Iain MacMillan MacAulay

Iain MacMillan MacAulay ; made history in August of 2002 when he was elected the first chief of the clan for over 250 years. The democratic process by which he was elected is now seen as a blueprint for other disbanded clans.

Iain was born and reared in Dunoon and educated at Dunoon Grammar School. He grew up fearing for what European fascism might do, and in 1938 joined medical branch of the RAF, patriotically wearing the kilt when signing on. During the Battle of Britain he was based at Middle Wallop in Hampshire, before being sent in 1941 to the Far East, to arrive in Singapore just as the city fell. While the rest of the squadron was taken prisoner by the Japanese, he and what he termed "a few stragglers" stole a lifeboat from a ship, and slipped away, determined to row and sail to Australia. Ashore in Java for water and supplies, they were betrayed by a Dutch planter and imprisoned for three years first in Java and then in Sumatra.

Iain was tortured, and several times subjected to fake executions. On one occasion he was sentenced to stand all day in the sun, finally fainting after several hours. His captors rifle-butted his knees, an injury that caused him difficulty descending stairs in later life. On release in 1945, he weighed just 57lbs, and was so ill with amoebic infection that the medical officer examining him said that he would lose his sight, would be unlikely to reach age 50, and would be unable to father children. As it turned out, none of the forecasts came true, but his illness proved what he called "a life-changing experience". On returning home he received £300 back pay for the time he had spent as a prisoner of war. He gave half to one of his brothers and used the other half to buy a MacAulay kilt and to marry Nina in 1946. The couple who were married for 57 years, had two sons, Alasdair and Diarmid (the current elected chief) four grand-children and a great grand-son.

With RAF support, Iain studied physiotherapy, determined to give back care of the standard he himself had enjoyed. He went on to complete a physiotherapy teaching degree at King’s College London, and later founded the School of Physiotherapy at RAF Halton in Buckinghamshire, eventually becoming principal.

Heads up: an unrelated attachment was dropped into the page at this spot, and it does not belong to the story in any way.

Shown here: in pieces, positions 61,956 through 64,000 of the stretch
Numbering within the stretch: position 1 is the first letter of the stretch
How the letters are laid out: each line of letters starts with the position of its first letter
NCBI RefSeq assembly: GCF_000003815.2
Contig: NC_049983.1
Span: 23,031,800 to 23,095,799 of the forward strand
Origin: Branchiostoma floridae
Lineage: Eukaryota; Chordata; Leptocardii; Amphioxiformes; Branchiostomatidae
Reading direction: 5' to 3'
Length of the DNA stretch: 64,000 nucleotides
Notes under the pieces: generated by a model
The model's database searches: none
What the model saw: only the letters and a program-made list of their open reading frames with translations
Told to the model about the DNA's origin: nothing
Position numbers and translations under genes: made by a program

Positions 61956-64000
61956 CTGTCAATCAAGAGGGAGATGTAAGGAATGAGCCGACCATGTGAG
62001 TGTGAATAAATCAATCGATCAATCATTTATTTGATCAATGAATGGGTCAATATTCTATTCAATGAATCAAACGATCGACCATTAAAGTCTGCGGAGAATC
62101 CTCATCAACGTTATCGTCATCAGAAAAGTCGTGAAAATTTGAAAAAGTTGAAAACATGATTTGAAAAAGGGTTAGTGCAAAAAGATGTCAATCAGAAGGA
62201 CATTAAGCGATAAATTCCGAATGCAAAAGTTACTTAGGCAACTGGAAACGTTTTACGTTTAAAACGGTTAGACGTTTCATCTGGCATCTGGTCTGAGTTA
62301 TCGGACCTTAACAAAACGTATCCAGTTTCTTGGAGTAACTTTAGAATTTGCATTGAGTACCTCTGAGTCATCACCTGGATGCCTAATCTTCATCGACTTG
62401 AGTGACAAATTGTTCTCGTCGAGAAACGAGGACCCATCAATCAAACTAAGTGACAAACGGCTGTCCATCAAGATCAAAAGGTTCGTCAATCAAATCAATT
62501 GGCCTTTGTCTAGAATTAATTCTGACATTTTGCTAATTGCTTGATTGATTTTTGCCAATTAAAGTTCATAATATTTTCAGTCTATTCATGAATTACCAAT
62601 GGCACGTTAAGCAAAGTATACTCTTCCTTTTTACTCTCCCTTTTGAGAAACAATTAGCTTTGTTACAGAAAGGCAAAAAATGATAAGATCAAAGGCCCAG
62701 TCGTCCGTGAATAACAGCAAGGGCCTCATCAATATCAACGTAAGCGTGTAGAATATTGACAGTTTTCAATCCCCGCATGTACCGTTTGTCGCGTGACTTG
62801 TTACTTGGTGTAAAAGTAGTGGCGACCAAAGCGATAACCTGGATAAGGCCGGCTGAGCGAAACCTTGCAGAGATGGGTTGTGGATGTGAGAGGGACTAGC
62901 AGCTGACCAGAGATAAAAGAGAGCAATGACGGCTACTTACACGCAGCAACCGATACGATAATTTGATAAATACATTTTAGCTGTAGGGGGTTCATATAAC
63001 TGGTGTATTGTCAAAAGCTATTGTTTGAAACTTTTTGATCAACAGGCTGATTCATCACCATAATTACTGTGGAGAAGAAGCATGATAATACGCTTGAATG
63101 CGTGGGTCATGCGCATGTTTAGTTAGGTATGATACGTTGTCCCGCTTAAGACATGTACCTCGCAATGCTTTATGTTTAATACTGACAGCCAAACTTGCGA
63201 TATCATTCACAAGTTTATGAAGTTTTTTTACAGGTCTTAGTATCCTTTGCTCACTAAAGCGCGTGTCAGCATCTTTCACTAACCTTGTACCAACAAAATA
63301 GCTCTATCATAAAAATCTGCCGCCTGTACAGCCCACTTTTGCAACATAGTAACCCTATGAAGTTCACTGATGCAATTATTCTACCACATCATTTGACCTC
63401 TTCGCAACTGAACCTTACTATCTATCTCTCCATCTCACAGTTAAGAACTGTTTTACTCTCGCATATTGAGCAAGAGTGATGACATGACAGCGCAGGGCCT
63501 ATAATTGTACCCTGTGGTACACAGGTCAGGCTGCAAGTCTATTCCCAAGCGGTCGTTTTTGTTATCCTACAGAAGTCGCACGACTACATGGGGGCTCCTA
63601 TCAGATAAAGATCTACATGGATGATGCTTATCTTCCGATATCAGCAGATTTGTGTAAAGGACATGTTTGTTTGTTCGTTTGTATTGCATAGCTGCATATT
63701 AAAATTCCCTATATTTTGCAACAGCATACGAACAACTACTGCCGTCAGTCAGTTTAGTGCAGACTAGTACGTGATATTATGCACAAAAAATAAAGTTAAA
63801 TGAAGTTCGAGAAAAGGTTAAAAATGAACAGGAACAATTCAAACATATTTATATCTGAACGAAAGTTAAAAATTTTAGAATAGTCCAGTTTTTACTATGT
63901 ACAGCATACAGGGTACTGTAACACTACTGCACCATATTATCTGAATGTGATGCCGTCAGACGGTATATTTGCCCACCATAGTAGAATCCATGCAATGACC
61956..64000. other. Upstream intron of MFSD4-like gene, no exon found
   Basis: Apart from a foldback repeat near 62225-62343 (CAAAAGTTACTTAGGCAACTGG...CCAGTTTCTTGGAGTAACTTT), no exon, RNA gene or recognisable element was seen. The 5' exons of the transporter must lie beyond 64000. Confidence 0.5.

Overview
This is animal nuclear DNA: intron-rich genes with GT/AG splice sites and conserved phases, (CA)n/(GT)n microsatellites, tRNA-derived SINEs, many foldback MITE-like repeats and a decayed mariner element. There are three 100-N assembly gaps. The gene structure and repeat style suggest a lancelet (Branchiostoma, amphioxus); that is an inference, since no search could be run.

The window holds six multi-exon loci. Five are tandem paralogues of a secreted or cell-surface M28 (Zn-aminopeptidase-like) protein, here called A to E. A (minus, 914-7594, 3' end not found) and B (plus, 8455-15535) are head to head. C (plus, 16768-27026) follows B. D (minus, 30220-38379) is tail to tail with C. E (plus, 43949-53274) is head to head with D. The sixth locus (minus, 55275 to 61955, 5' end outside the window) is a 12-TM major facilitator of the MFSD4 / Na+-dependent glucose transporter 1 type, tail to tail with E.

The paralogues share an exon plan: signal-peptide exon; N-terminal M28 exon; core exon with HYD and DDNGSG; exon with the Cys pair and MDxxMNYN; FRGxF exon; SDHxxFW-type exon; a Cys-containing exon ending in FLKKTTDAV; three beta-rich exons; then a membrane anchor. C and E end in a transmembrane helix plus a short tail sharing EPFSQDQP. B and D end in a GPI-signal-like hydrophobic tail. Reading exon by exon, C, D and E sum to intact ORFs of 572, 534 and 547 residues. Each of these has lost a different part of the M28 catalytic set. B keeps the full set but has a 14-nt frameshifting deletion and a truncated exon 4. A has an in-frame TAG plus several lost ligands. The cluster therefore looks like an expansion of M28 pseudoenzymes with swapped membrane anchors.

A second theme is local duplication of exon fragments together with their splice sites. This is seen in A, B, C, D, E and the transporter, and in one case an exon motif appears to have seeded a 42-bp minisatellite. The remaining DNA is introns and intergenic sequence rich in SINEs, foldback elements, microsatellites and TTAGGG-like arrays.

The former squadron leader also led expeditions into the Scottish mountains to teach young service men survival skills, for which he was made an MBE. He retired from the RAF in 1966 with the rank of squadron leader, having been made MBE (Mililtary) three years previously for his pioneering work in physiotherapy.

He returned to Scotland, farming 4000 hill acres in Assynt in Sutherland, becoming a local councillor and chairman of the local branch of the Royal British Legion. Renowned for his humour and serenity, he suffered the effects of his war-time captivity to the end of days, yet never evincing bitterness towards his captors. Iain's constant dream was of re-establishing the Clan MacAulay. He advertised publicly for MacAulays to come together and 50 turned up. That was, in effect, the rebirth of the clan. The Clan MacAulay now has a couple of hundred members in the UK and hundreds more in Canada, the US and Australia.

Our current clan chief Hector MacAulay said this about Iain: “He was a wonderful man, with great leadership quality. It was his strength of character and his leadership that managed to re-establish the clan. It was not just a question of him wanting to be chief, before that he had built up an organisation, which will continue. This is his legacy to us.”